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Tchaikovsky: Eugene Onegin [De Nederlandse Opera/Jansons] Blu-ray Review

  • Aspect Ratio: 1.77:1
  • Video Codec: AVC/MPEG-4
  • Resolution: 1080i/60
  • Audio Codec: PCM 2.0, DTS-HD Master Audio 5.1
  • Subtitles: English, French, German, Spanish, Italian, Dutch
  • Region: ABC (Region-Free)
  • Rating: Not Rated
  • Discs: 1 (1 x Blu-ray)
  • Studio: Opus Arte
  • Blu-ray Release Date: April 24, 2012
  • List Price: $29.99

[amazon-product region=”uk” tracking_id=”bluraydefinit-21″]B0073WXSAC[/amazon-product]

[amazon-product]B0073WXSAC[/amazon-product]

Purchase Eugene Onegin on Blu-ray at CD Universe

Shop for more Blu-ray titles at Amazon.com

Overall
[Rating:3.5/5]
The Performance
[Rating:3.5/5]
Video Quality
[Rating:4.5/5]
Audio Quality
[Rating:4/5]
Supplemental Materials
[Rating:2/5]

Click thumbnails for high-resolution 1920X1080p screen captures

(All TheaterByte screen captures are lightly compressed with lossy JPEG at 100% quality setting and are meant as a general representation of the content. They do not fully reveal the capabilities of the Blu-ray format)

The Performance

[Rating:4/5]

Of the numerous operas that Pyotr Ilich Tchaikovsy composed, Eugen Onegin is the most popular and accomplished work. Taking its start from a Pushkin poem, Eugen Onegin tells the story of its eponymous hero (Bo Skovhus) who meets a naïve young girl, Tatiana (Krassimira Stoyanova), during a visit to the country with his friend, the poet Lensky (Andrej Dunaev)who is engaged to Tatiana’s sister, Olga (Elena Maximova).  Tatiana falls madly in love with Onegin but her affections are not returned.  At Tatiana’s birthday party, Onegin unintentionally offends Lensky, leading to an unwanted duel in which the latter is killed. Some years pass, and Onegin returns from a self-imposed exile. He encounters Tatiana, now married to the much older Prince Gremin (Mikhail Petrenko).  Onegin now realizes that he is truly in love with Tatiana but this realization comes too late.  At the opera’s end, Onegin’s advances are rejected and he is now alone in the world.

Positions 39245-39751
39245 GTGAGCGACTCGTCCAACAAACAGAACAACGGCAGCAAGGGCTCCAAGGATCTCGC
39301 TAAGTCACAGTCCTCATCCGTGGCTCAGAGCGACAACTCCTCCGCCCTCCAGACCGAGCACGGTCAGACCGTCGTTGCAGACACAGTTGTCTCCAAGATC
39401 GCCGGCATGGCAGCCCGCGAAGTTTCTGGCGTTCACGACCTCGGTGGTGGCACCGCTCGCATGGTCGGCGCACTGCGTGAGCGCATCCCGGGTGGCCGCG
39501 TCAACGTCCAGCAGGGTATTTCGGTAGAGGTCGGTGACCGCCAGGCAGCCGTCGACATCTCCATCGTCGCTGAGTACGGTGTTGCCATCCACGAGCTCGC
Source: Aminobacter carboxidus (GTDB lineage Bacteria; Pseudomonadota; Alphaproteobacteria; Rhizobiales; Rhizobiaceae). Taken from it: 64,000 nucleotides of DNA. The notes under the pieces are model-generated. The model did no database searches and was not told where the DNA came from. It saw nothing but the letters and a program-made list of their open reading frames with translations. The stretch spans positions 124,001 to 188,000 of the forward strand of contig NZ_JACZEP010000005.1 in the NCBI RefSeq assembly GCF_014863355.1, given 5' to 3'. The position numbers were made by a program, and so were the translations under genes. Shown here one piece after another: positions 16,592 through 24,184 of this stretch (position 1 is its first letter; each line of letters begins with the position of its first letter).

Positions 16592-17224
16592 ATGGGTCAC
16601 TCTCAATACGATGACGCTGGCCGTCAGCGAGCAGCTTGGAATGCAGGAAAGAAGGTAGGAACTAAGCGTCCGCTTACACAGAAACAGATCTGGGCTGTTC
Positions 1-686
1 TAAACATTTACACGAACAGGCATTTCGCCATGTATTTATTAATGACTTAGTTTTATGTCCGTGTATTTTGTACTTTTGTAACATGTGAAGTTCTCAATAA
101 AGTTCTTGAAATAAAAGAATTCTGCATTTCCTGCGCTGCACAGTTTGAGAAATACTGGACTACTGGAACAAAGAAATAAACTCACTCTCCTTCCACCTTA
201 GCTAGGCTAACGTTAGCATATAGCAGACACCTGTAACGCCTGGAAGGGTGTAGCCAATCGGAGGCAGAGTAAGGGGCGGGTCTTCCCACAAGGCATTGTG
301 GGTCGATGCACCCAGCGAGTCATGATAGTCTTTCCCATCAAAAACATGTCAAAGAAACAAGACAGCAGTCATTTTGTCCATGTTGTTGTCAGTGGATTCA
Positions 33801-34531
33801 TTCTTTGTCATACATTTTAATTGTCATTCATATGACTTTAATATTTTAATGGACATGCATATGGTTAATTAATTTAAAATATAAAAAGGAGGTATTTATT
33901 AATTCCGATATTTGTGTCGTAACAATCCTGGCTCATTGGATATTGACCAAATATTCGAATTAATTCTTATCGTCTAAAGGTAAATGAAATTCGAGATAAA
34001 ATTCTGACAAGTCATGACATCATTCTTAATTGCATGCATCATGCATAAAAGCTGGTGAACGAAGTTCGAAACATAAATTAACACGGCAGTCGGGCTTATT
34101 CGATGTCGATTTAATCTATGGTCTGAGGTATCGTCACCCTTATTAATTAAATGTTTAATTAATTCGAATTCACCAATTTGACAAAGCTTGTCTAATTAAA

This Nederlandse Opera production was recorded in performance in July 2011. Veteran conductor Mariss Jansons leads his Royal Concertgebouw Orchestra and Opera Nederlandse chorus most effectively. The staging by Stefan Herheim begins with the Onegin and Tatiana as they are at the end of the opera and then retells the story in a series of scenes from the past until they again arrive at the present time.  The sets center around a revolving series of glass doors within art deco walls that look like the entrance to a theater.  Costumes move between 19th and 20th century styles with some curiosities (astronauts, olympic athletes). Both sound and video recording is top notch.

Video Quality

[Rating:4.5/5]